- This, in the case of vows, implies the ordained scholars.
- For since the gezerah shawah (v. Glos.) based on 'this is the thing' relates all Israel to vows, whilst 'the heads of the tribes' specifies scholars, the discrepancy can be reconciled only by assuming that either one ordained scholar or three laymen may absolve. — One layman being insufficient, three (not two) are required, as in the case of a Beth din.
- V. Glos. I.e., if one consecrates an animal, which is really a form of vow, and then slaughters it without the Temple court, he can be absolved of his vow, thus revoking his consecration, whereby he is found to have slaughtered an unconsecrated animal.
- The passage reads: This is the thing which the Lord hath commanded … what man that slaughtered an ox … and bringeth it not unto the door of the tabernacle of the congregation, etc.; yishhat ('slaughtered'), implies cutting the throat (cf. shehitah). A bird sacrifice was killed by its neck being wrung, Lev. I, 15.
- Since they reject the gezerah shawah by which it is deduced in the Baraitha.
- Lev. XXIII, 44.
- Lit., 'the Sabbath of the beginning'. I.e., the Sabbath, so called because God rested on the seventh day.
- A large Jewish town on the Tigris, where Raba had his academy.
- At the beginning of Lev. XXIII, v. 3 and also in v. 38.
- Num. XXVIII-XXIX deal with the festivals, and XXX treats of vows.
[only] the festivals of the Lord need sanctification by Beth din,1 but not the Sabbath of the Creation;2 (further] the festivals of the Lord require an ordained scholar,3 but absolution of vows requires no ordained scholar, for even a Beth din of laymen [may grant it]. But in the chapter on vows 'the heads of the tribes' is stated! — R. Hisda, others state, R. Johanan, said: That refers to a single ordained scholar.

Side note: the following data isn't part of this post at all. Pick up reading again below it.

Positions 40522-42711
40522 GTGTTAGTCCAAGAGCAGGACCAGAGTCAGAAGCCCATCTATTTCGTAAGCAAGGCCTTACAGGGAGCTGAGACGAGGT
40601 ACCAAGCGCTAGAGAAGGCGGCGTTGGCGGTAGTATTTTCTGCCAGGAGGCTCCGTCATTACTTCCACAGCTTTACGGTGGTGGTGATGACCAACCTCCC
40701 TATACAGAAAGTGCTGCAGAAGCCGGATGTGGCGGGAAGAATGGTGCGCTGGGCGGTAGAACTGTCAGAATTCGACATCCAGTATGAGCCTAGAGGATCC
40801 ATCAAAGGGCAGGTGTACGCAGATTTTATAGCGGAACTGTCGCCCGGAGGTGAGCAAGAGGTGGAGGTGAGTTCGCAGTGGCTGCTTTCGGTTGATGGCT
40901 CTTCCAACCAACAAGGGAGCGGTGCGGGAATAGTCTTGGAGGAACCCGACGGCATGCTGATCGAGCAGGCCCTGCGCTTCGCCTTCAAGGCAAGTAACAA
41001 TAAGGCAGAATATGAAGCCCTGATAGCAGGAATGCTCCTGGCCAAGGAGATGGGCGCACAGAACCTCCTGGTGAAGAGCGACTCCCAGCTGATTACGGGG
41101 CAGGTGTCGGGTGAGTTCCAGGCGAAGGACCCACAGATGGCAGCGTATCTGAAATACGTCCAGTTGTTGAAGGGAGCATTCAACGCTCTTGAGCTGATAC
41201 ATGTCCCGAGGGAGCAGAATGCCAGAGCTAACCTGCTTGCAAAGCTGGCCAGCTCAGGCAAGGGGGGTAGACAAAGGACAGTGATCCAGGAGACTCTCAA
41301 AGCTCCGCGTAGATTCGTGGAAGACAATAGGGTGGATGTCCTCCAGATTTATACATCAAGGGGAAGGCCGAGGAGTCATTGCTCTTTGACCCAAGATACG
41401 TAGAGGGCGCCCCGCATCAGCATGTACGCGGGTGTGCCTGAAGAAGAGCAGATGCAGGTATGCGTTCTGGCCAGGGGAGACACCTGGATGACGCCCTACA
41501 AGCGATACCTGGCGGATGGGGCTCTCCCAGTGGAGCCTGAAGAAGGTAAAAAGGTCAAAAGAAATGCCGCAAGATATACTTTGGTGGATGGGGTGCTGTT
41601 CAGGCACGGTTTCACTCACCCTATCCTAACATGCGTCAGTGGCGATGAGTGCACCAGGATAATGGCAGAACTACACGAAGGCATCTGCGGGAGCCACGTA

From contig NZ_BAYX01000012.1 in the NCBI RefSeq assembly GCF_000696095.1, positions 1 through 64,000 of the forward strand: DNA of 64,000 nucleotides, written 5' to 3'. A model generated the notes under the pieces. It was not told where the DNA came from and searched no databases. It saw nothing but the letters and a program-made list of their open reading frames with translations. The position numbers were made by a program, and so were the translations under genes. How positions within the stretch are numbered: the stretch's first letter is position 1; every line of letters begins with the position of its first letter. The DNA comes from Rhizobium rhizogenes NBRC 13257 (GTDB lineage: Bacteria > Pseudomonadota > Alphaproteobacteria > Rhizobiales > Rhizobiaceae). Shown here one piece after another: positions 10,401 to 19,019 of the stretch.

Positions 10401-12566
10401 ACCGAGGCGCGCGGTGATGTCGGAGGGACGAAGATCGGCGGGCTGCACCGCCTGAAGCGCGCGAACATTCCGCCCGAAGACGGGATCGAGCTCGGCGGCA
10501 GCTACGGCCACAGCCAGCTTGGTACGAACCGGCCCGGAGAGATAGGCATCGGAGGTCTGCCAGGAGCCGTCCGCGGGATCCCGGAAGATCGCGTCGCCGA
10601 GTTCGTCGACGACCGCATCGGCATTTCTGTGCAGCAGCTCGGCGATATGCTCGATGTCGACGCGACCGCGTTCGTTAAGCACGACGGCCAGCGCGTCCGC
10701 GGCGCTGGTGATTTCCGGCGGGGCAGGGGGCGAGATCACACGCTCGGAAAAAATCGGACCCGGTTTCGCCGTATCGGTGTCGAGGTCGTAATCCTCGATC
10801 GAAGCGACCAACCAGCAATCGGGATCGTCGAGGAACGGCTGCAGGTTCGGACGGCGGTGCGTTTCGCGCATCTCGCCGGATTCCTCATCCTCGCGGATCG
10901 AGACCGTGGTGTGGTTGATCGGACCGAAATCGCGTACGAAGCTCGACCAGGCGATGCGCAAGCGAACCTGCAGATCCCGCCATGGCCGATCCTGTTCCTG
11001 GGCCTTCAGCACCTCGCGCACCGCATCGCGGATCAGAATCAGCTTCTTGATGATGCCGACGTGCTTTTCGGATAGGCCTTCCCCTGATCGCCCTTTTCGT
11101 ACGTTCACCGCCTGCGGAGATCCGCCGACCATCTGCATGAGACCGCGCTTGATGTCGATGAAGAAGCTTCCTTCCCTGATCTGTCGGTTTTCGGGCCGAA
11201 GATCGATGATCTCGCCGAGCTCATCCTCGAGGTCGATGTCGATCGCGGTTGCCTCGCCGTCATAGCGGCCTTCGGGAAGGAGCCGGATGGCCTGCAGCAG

R. Hanina said: He who keeps silence [when his wife vows] in order to provoke her4 can annul even after ten days. Raba objected: When was it said that if the husband dies his authority is transferred to the father? If the husband did not hear [the vow], or heard it and was silent, or heard and annulled it and died on the same day. But if he heard and confirmed it, or heard it, was silent, and died on the following day, he [the father] cannot annul.5 Now, surely it means that he kept his silence in order to vex her?6 — No. It means that he was silent in order to confirm it. If so, it is tantamount to 'or if he heard and confirmed it?'7 — But it means that he kept silent without specifying [his intentions].
R. Hisda objected: Confirmation is more stringent than annulment, and annulment is more stringent than confirmation. [Thus:] Confirmation is more stringent,
Original footnotes renumbered.
- Beth din must declare which day is new moon, and thereby sanctify it, and thence the festival was calculated.
- The seventh day of the week is automatically sacred.
- To declare the sanctification of the New Moon, which cannot be done by a layman.
- Intending to annul the vow eventually, but keeping silence in the meantime to vex his wife, who may wish to be freed.
- V. supra 68a.
- And yet if he died the following day, his silence is regarded as confirmation.
- Why teach it in two clauses?